In order to study the spatial coherence of the lasing emission, we performed double-slit experiments, as shown in the schematic in Fig. 2c (see Methods). Here, the pump beam does not contribute to the signal because it is completely absorbed in the InP substrate. The diffracted light is expected to form an interference pattern on the CCD, which can be described by26

I(x)= I 1 (x)+ I 2 (x)+2 g ( 1 ) (r) I 1 ( x ) I 2 ( x ) cos(ϕ(x)).

I1,2(x) is the position-dependent intensity distribution on the CCD image plane, diffracted by slit 1 or 2, respectively, and φ(x) is the phase difference between them. The spatial coherence is evaluated from the first-order spatial correlation function g(1)(r) for the spatial distance r at the grating. It is demonstrated from the vivid interference pattern in Fig. 2d up to the slit separation of 100 μm that the lasing emission contains a somewhat long spatial coherence.

The mechanism of SP lasing is basically similar to that of conventional distributed feedback lasers27. Additionally, the far-filed emission profile in Figure S1 of supplementary information exhibits a double-lobed pattern, which is a typical radiation property of distributed feedback lasers28. As predicted from the field profile in Fig. 2a, the SP mode exhibits resonance at a wavelength λ SP =Λ ε A g ε d / ( ε A g + ε d ) =Λ n e , where ε Ag and ε d are the dielectric constants of Ag and InGaAsP, respectively. The square root term was replaced by the effective refractive index n e . The SP waves generated via photoexcited carriers in InGaAsP are scattered by the periodic metal slits, where the waves interfere coherently if the Bragg condition of mλ B  = 2Λn e satisfied, where m is an integer number. While m = 1 corresponds to the edge emitting mode, the Bragg wavelength λ B at the normally radiating lasing mode demonstrated in this study is determined by m = 229.

Figure 3a illustrates the dependence of the lasing spectrum on the grating period. For a constant pump energy P = 8.7 nJ at T = 300 K, the peak wavelength is tuned from 1.18 to 1.57 μm by varying Λ from 340 to 470 nm (inset in Fig. 3a). Figure 3b indicates that the threshold energy and slope efficiency of the output versus pump energy strongly depend on the period. The sample with Λ = 420 nm exhibits the highest efficiency and lowest threshold energy. Assuming a pump photon absorbance of 78% in the InGaAsP layer, which was estimated from the FDTD simulation, the pump threshold of Pth = 3.6 nJ for Λ = 420 nm corresponds to the threshold carrier density of N th ~5.7 × 1018 cm−3.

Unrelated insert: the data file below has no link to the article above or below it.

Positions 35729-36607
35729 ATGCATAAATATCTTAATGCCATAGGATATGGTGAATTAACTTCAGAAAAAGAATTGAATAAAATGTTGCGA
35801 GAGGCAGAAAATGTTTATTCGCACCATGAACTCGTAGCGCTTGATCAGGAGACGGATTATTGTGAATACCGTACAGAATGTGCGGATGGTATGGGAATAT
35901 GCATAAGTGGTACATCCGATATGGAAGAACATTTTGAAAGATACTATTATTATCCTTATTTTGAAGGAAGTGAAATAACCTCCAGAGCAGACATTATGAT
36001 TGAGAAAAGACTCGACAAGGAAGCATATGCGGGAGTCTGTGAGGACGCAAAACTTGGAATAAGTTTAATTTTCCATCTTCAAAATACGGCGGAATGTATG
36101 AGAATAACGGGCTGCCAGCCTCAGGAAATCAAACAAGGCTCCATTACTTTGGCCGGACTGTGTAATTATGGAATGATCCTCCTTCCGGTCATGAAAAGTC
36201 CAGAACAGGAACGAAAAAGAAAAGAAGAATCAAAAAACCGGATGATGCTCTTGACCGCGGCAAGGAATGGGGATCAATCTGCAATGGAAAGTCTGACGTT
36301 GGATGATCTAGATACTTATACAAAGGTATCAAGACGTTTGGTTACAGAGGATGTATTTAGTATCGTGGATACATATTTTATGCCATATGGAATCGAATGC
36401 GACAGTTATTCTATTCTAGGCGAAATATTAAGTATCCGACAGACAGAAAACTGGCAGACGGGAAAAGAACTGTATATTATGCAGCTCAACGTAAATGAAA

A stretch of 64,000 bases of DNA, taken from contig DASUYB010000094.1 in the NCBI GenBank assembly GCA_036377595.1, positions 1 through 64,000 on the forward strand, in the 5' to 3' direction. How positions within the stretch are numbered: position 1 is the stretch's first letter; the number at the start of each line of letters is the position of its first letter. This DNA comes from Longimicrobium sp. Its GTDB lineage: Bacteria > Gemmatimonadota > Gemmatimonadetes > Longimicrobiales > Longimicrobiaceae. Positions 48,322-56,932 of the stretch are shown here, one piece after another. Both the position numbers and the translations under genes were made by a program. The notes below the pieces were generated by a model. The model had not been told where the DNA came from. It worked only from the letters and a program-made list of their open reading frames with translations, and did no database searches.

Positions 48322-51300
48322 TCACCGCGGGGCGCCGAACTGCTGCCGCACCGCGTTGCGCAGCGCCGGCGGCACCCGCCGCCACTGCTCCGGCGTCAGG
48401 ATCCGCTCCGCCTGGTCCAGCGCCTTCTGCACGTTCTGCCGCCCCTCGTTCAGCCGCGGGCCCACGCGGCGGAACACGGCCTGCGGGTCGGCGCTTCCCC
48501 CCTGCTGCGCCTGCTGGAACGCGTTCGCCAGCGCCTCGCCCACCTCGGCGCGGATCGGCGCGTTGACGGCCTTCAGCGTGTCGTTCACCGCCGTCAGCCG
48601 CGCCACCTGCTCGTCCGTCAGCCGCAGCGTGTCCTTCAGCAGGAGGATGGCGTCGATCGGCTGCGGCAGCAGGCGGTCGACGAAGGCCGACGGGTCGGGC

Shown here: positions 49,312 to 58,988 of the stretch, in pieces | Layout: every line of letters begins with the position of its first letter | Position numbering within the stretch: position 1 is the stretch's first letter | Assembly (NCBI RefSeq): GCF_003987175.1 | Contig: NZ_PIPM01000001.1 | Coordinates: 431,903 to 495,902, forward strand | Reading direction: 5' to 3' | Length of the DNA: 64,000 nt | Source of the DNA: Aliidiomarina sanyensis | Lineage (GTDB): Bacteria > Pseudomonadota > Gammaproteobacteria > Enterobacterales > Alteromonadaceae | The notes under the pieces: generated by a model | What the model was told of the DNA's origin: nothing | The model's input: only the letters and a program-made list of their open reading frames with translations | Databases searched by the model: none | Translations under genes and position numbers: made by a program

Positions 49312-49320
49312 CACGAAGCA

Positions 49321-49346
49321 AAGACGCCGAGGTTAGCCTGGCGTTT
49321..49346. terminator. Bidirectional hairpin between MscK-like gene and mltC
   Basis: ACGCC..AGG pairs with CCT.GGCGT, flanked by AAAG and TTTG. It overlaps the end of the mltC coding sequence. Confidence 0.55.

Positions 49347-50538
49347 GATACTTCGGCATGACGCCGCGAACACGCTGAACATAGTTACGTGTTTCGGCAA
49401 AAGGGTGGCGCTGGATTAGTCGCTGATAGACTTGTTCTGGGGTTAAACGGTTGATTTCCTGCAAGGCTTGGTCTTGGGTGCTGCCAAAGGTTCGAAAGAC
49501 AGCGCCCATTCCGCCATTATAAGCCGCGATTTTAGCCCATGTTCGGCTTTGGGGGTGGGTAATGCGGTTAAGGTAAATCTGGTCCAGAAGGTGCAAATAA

Figure 3
Figure 3

Emission wavelength tunability. (a) Lasing spectra for different slit periods Λ at a constant pump energy of 8.7 nJ. The peak positions are presented in the inset as a function of the period. (b) Output versus pumping energy curves obtained from gratings with different periods. (c) Lasing efficiencies (blue), defined as the linear slope of the output energy with respect to the pump energy, and threshold energies (red) for different slit periods, shown as a function of lasing wavelength.

It is remarkable that the lasing succeeds over a range as broad as 400 nm or 30% Δλ/λ in the telecommunication band. In previous studies based on waveguide modes, distributed feedback lasers could reach a tuning range of 25 nm from the InGaAsP/InP system and 75 nm by using a fluorine polymer gain30, 31. Even for conventional diode lasers, multiple gains with different energy gaps were required to achieve a comparable broadness32. In the extreme case of Λ = 340 nm, SP lasing occurs at 1184 nm, which is energetically higher than the band edge of InGaAsP by more than one-third of the gap energy. In order to establish population inversion at such a high energy, the carrier density N must be high. However, the lasing condition will then become harsh because the accelerated carrier recombination is proportional to N2 and the increased photonic loss is caused by free carrier absorptions. We estimate that the Purcell effect at the SP resonance contributes to the overcoming of those difficulties and, eventually enables SP lasing at high energies. If the gain enhancement by the Purcell effect accelerates the lasing build-up time, the efficiency will be less influenced by the slower spontaneous carrier recombination. In this regard, the lasing at high energies can be an evidence for the enhanced stimulated emission of SP waves. We note that the Purcell effect is stronger at the SP mode than at the waveguide mode, which is confirmed by the faster carrier recombination at the SP resonance (see Figure S2 in supplementary information) and can explain the survival of the SP mode in the lasing mode competition.

Figure 3b and c indicate that the threshold power is the lowest for the grating with Λ = 420 nm at a wavelength of 1440 nm, of which the energy is somewhat higher than the band edge (~1550 nm). This property is dissimilar to conventional semiconductor lasers where the lowest threshold is close to the band edge. This property of SP lasing comes from the large propagation loss of the SP wave. In order to reach lasing despite the SP loss, a large gain is required and this can be easier at moderately high energies with a considerable density of states.

As the SP wave propagates along the metal grating, it is partially reflected and out-coupled from the slits. If the effective reflectivity of Reff is assumed and L represents the cavity length, the threshold condition can be described as R eff × e ( g γ ) L =1, where g and γ are the gain and loss coefficient, respectively. This simplified model predicts a smaller threshold gain for a longer cavity. We tested the lasing performance by varying the grating length. It is consistent with the prediction that the threshold energy and efficiency in Fig. 4a and b improve with the grating length. The efficiency saturation for lengths larger than 70 μm can be explained by the finite spot size of the pump beam.

Figure 4
Figure 4

Temperature and grating length dependence. (a) Output versus pumping energy curves obtained from grating structures with a fixed period of Λ = 420 nm and a length varying from 20 to 50 μm. (b) Lasing efficiencies (blue) and threshold energies (red) for different grating lengths. (c) Temperature-dependent performance of a device with Λ = 420 nm. (d) Lasing efficiency (blue) and threshold energy (red) as a function of sample temperature.